May 2016 - Chairman's Update

Dear Members,

It was gratifying to have an increased number at this year’s Annual Conference and I would like to thank, on behalf of those who were able to attend, all who were involved in the organisation of the event.

We had our first meeting of your Board of Directors, since the Annual Conference, yesterday at which I asked the Members of the Board to become even more focused on projects relating to our raison d’étre. It was noted at the Meeting that your involvement in Clans of Ireland is most frequently driven by your Cultural and Historical interest (please see further analysis in The Main Findings from the Recent Survey of Members).

Manifestation of Irish culture goes back for more than four thousand years. It was a tribal culture which has developed, but has a resonance, as I described at the Conference Dinner, in contemporary Ireland. Our clan system provided us with a societal structure, which was aligned, in a complex manner, to religion. This, in turn, provided our ancestors with moral direction. Indeed, in my view, much of our attitudinal make-up in contemporary Irish society can be ascribed to this early Gaelic society.

Religion played a significant role in Pre-Christian Ireland. There is evidence of scientific precision in the construction of places of worship to the religious idols, which suggests that there was considerable complexity within the belief system which existed. When early Christianity arrived, not much more than a hundred years after it had become the established religion of Rome, it undermined the existing traditional polytheism with notions of love of our fellow man, as opposed to previous practices which included human sacrifice to Crom Dubh, the deity who was associated with Lughnassa. However, the Christians cleverly interwove their new beliefs with some of the existing practices, as exemplified in our calendar, in order to popularise and transform their cult into a mainstream religion.

This Early-Christian era was arguably one of the first momentous periods of Irish history of which we have documentary evidence. Some Clans encompassed Christian saints into their history, sometimes even venerating them as heroes of battles in a most un-Christian ideology, a dichotomy which is generally ignored. The advent of Christianity to Ireland brought about one of the most celebrated periods of our history, giving rise to the title of an early chapter in Primary School history Books; The Island of Saints and Scholars. It is from this period that the wonderfully illuminated annals such as the Book of Kells, Book of Durrow, Book of Armagh and numerous others originate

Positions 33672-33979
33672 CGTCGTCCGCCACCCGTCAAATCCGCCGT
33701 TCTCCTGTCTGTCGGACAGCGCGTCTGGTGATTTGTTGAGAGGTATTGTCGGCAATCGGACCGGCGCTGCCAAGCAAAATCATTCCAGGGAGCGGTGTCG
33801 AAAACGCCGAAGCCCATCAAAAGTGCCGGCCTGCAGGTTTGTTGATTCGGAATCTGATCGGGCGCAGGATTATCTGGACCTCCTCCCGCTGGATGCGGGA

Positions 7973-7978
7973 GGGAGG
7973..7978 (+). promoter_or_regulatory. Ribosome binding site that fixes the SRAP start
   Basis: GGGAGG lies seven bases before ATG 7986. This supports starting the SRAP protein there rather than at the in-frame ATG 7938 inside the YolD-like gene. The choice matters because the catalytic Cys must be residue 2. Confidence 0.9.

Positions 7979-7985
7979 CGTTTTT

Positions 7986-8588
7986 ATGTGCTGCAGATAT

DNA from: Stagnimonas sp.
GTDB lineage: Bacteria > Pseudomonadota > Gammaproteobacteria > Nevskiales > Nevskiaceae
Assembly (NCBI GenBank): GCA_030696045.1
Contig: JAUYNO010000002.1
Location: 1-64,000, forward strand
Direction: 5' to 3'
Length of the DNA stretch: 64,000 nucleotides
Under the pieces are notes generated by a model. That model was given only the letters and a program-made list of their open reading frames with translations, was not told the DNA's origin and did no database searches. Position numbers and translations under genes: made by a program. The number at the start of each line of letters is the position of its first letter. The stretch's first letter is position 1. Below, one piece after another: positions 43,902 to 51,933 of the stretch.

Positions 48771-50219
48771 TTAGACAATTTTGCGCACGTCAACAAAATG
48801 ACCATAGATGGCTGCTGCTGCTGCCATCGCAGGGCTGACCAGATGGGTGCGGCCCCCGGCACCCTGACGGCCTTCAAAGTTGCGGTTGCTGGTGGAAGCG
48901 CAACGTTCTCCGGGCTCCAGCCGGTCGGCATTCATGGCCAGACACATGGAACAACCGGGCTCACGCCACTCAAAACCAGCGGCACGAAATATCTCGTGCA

There is scope for increasing support for academic and historic study by our member organisations, both individually and collectively. The Chiefs and Clans Essay on Gaelic Ireland competition is a real example of how Clans of Ireland, in association with the Council of Chiefs and Trinity College Dublin, is involved in academic support. Our Clans History project is another, which has involved the participation of all volunteer registered clan organisation. It is hoped that this will have progressed significantly during the next year.

Ireland has been shaped by an interesting history, recorded recently with the fervency of the recently nationalised and prior to that by either the long-term disaffected with few scholarly resources or by biased conquerors. It is time to publish a compilation of historically significant documents from our Gaelic past, which would provide contemporaneous and personal insights into the minds of the people who were the authors, not chroniclers, of Irish history, including some who were not born in Ireland such as; Saint Patrick, Pope Adrian and Oliver Cromwell.

I would be very interested in hearing from anyone; who might have suggestions as to their opinion of the ten or less most important documents, written by authors who shaped the future of Ireland; or who may be interested in becoming involved in such a compilation.

Is mise le meas,

Gearóid Ó Ceallaigh



Finte na hÉireann

The Main Findings from the Recent Survey of Members

54% respondent clans based in Ireland

95% of respondent clans would like Clans of Ireland to have second annual event

95% of respondents perceive that membership of Clans of Ireland is an enhancement to their Clan

100% of respondents would like Clans of Ireland to support further academic or historical patronage, such as the Chiefs and Clans Essay Competition

Main interests of respondent Clans

Historical & Cultural 26% Genealogical 20% Educational 18% Ceremonial 15% Social 12% DNA Advisory 9%